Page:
Read more: What UAE's Mohammed bin Zayed seeks to gain from the coronavirus crisis

While both the UAE and Saudi Arabia have now clearly diverged in Yemen, their relationship should rather be considered as a "rivalry within a solid alliance". They have always communicated extensively, including when their strategies have split, and have largely managed to contain their differences.

However, there are quiet tensions, particularly as Saudi Arabia likely secretly resents the UAE's adventurism. Riyadh is now otherwise helpless to act, yet would still not want to fall out with Abu Dhabi.

After all, Saudi Arabia needed the UAE's help in south Yemen to support its intervention against the Houthis. This has left Riyadh in a dependent and vulnerable position, while enabling the UAE to secure its presence in the south, having entered the war in March 2015, then as a less influential actor.

While Saudi Arabia pursued its destructive and fruitless bombing campaign against the Houthis, the UAE, trained and equipped these separatist militias, establishing a more tangible on-the-ground presence, independent of Hadi's authority.

Emirati rulers joined a military service in Abu Dhabi in February, "welcoming home" their forces in an official ceremony. This spectacle gave the impression that it was moving out of Yemen, despite its ongoing support for the STC. Its more covert actions, while publicly supporting peace processes, enabled the UAE's actions to slip under the radar.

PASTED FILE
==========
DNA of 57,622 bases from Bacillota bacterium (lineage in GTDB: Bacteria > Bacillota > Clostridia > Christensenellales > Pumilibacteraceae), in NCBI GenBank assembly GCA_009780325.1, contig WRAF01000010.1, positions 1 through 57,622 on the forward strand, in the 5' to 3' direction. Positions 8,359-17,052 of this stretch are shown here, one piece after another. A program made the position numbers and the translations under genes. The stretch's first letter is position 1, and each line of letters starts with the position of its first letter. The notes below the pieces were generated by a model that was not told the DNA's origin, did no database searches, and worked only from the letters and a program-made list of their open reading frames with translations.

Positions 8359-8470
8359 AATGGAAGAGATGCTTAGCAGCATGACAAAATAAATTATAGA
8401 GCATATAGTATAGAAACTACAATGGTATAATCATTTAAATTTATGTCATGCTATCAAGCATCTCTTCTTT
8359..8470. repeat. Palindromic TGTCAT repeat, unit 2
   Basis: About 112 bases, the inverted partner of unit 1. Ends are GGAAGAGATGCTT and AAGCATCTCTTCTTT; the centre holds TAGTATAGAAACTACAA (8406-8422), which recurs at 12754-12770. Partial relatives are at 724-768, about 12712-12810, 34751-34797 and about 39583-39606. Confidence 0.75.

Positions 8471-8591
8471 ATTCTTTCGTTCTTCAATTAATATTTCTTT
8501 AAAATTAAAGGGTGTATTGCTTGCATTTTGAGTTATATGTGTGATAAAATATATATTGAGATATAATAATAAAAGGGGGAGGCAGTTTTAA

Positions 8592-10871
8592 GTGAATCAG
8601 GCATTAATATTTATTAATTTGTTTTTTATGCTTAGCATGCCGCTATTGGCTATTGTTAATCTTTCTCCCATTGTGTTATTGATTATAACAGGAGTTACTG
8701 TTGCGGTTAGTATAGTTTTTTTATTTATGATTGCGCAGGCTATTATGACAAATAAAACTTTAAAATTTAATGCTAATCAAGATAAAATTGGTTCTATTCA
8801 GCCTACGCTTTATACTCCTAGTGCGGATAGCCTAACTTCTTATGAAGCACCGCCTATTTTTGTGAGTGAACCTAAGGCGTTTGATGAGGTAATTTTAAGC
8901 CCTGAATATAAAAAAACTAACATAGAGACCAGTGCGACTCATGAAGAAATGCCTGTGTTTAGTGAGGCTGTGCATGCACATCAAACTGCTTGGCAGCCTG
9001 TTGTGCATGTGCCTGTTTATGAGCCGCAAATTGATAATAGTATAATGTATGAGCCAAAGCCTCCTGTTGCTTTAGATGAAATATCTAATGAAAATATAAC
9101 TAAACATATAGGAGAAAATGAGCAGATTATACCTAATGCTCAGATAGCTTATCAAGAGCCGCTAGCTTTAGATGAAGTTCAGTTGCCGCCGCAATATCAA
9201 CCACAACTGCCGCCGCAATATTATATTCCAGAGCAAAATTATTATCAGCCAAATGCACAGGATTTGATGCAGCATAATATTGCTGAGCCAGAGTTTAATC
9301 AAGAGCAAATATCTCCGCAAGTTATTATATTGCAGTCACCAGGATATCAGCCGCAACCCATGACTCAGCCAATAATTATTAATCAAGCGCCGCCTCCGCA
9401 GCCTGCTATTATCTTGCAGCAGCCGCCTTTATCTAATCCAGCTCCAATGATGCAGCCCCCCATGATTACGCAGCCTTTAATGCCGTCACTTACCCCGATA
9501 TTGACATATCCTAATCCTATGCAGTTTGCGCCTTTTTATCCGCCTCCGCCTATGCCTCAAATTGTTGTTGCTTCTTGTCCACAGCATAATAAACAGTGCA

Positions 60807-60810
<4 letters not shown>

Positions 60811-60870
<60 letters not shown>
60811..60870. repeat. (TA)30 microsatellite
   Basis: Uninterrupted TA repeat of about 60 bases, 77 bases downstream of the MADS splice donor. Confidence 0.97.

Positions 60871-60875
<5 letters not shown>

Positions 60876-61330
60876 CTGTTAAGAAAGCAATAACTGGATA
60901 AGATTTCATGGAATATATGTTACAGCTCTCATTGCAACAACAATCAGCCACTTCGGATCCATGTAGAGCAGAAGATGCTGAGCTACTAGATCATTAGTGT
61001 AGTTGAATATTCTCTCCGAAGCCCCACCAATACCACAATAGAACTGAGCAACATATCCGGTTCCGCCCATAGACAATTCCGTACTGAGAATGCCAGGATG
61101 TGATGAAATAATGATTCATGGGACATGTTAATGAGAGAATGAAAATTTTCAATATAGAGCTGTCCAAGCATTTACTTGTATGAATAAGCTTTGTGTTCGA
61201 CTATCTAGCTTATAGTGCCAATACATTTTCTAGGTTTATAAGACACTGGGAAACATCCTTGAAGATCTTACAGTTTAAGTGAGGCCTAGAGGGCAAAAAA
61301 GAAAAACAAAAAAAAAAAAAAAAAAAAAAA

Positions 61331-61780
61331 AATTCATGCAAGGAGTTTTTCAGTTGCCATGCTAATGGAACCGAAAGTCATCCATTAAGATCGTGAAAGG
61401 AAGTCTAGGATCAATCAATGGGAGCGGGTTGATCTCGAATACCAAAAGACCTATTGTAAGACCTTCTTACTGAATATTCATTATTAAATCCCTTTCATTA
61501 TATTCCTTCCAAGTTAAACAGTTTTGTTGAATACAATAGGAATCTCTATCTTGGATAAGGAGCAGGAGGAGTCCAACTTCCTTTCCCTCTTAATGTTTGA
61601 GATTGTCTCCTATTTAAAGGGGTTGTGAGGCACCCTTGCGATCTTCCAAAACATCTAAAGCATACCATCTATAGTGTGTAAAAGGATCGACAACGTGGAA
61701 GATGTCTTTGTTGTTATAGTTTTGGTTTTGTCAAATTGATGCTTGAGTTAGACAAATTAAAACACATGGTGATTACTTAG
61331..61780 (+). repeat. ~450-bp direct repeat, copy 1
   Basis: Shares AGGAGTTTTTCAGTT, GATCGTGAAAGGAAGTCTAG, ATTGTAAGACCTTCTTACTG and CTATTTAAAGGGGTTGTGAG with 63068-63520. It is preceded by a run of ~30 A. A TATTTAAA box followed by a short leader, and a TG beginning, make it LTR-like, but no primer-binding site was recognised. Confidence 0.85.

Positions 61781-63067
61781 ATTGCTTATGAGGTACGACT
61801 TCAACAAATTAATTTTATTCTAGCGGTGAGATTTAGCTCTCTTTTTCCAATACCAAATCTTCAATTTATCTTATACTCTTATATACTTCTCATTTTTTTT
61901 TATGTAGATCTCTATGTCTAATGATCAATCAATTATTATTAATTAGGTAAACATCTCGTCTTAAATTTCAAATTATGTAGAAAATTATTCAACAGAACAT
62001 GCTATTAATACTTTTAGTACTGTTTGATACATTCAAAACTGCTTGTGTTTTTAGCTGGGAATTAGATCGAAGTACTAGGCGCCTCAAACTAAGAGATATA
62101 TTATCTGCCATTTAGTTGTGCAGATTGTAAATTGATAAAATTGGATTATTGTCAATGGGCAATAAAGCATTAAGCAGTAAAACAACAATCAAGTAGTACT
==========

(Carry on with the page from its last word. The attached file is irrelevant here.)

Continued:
Continued Saudi and Emirati cooperation will prevent a huge outbreak of violence between Hadi and the STC. Yet the changing dynamics show that the UAE is gaining the upper hand, while Saudi Arabia's influence is slipping away.

The UAE only really seeks to secure a handful of various southern ports, including Socotra and Aden

Former Yemeni Minister of Transportation Saleh Algabwani meanwhile highlighted this crushing reality for Saudi Arabia. He tweeted on June 26: "When we evaluate the performance of the regional powers in the Yemeni war, we find that the beneficiaries are Iran and the UAE, however the loser is Saudi Arabia."

The UAE, still valuing its ties with Saudi Arabia, will take more calculated than forceful measures to empower the STC. Yet even if the STC struggles to secure full control over the south, and if its independence bid does not receive international recognition, the UAE only really seeks to secure a handful of various southern ports, including Socotra and Aden.

For now, it has marginalised Saudi Arabia into a weaker position. In a wider regional context, the relationship between current leaders Mohammad bin Salman and Mohammad bin Zayed is crucial for understanding this. It has been considered by many as a 'student-teacher' relationship. The craftier and more experienced MbZ uses the younger and brash MbS' overt foreign policy as a smokescreen for expanding the UAE's own influence.

In Libya, the UAE has overtaken Saudi Arabia as the more dominant actor between the two, becoming Khalifa Haftar's greatest backer. Meanwhile Abu Dhabi is building ties with Iran, and consolidating all but open relations with Israel, and is leading the antagonistic efforts against Turkey, placing it as a more influential actor over Riyadh.

Given the tide of the battle in Yemen, the UAE will likely continue to outmuscle Saudi Arabia, unless there is global pressure on the coalition for a genuine political solution.

Jonathan Fenton-Harvey is a freelance journalist. 

Follow him on Twitter: @jfentonharvey

Opinions expressed in this article remain those of the author and do not necessarily represent those of The New Arab, al-Araby al-Jadeed, its editorial board or staff.